Clash of the Siblings


Some children will readily show kindness to another child but not a sibling. No matter what, kindness is something that can be learned, so take heart.

Q: My son and daughter are having a very hard time being nice to each other. They bicker and fight constantly. My husband and I are at our wit's end. How can I teach our kids to be kind?

A: You’re not alone. Just about every parent with more than one child has experienced the “Clash of the Siblings” at one point or another, and brothers and sisters, young and old, will act in ways that can seem quite unloving.

The fact is, some children are more sensitive to the feelings of others and kindness seems to be a part of their make-up, while for others kindness isn’t quite as natural. Some children will readily show kindness to another child but not a sibling. No matter which “kindness profile” fits your children best, kindness is something that can be learned, so take heart.

There are a number of things kids need to grasp and develop for kindness to become more of a natural response — empathy, love, respect, limits, forgiveness, patience, and self-control. But one huge piece of the puzzle is parental modeling. Do you and your husband exemplify kindness to your children on a daily basis? How do you act toward someone who frustrates or offends you? How do you treat your spouse or your in-laws when they aren’t there?

Fortunately, developing kindness is not about attaining perfection but cultivating genuine care for others. So if you make a mistake now and then, don’t beat yourself up. Just own up to your error and move on.

Take advantage of life’s unexpected opportunities to help your children figure out how to handle their own perceptions and emotions. One way I teach my own kids the art of kindness when they aren’t getting along very well is to help them regain sight of the other person’s thoughts and feelings. I might ask something like, “What do you think it’s like to be playing with you right now? Would you want to play with you?” Directing a child’s attention to the feelings of others is a great way to guide them toward kind behaviors and attitudes.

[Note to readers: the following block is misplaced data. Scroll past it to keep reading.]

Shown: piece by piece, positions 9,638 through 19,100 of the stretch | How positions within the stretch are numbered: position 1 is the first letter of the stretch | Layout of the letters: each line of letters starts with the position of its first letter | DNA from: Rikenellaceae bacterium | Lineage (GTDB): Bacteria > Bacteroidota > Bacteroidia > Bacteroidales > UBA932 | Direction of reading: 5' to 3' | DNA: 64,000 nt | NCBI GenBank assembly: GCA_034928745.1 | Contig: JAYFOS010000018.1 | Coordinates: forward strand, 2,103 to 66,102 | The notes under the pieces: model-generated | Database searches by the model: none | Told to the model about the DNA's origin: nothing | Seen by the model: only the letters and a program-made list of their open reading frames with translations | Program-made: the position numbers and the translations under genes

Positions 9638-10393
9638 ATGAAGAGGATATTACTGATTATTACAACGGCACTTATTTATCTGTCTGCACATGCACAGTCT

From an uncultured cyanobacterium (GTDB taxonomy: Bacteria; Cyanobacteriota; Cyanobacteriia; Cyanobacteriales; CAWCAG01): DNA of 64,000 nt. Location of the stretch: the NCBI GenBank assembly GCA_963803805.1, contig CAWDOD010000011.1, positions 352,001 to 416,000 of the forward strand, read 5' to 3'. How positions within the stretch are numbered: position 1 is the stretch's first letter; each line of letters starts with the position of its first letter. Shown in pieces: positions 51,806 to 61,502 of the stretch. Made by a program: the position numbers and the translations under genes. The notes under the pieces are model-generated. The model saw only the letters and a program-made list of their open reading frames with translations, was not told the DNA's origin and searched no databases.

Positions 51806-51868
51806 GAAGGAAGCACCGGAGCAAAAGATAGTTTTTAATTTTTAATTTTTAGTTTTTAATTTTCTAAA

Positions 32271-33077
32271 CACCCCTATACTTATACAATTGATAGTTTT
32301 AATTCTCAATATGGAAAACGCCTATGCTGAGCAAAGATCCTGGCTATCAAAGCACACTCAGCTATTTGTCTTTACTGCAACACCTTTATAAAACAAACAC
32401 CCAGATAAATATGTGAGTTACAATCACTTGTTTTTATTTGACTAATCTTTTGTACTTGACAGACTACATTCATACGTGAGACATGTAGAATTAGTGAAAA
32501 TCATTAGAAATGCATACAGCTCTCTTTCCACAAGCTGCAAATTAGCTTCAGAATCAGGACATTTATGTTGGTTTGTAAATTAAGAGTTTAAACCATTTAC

Emotions and selfishness can certainly derail self-control, which, when not exercised properly, can get in the way of kindness. Other factors that can have an impact on self-control include maturity, stress, tiredness, and hunger. Teach your kids to be mindful of these things so they can manage them (“I’m tired, but that doesn’t mean I have to snap at people”). Help your kids get the rest and proper nutrition they need, and give them tools to manage other factors like stress.

The best way to become good at anything is to practice. Involve your kids in performing random acts of kindness for someone in your neighborhood, or providing food for a homeless person. Once kids are tasked with creative ways to be kind, you’ll be surprised how much they already know about kindness. The idea is to transform single acts of compassion and benevolence into lives of kindness.

By the way, by teaching your kids kindness you help them become problem solvers and healthy conflict resolvers. These skills will benefit them all throughout life.

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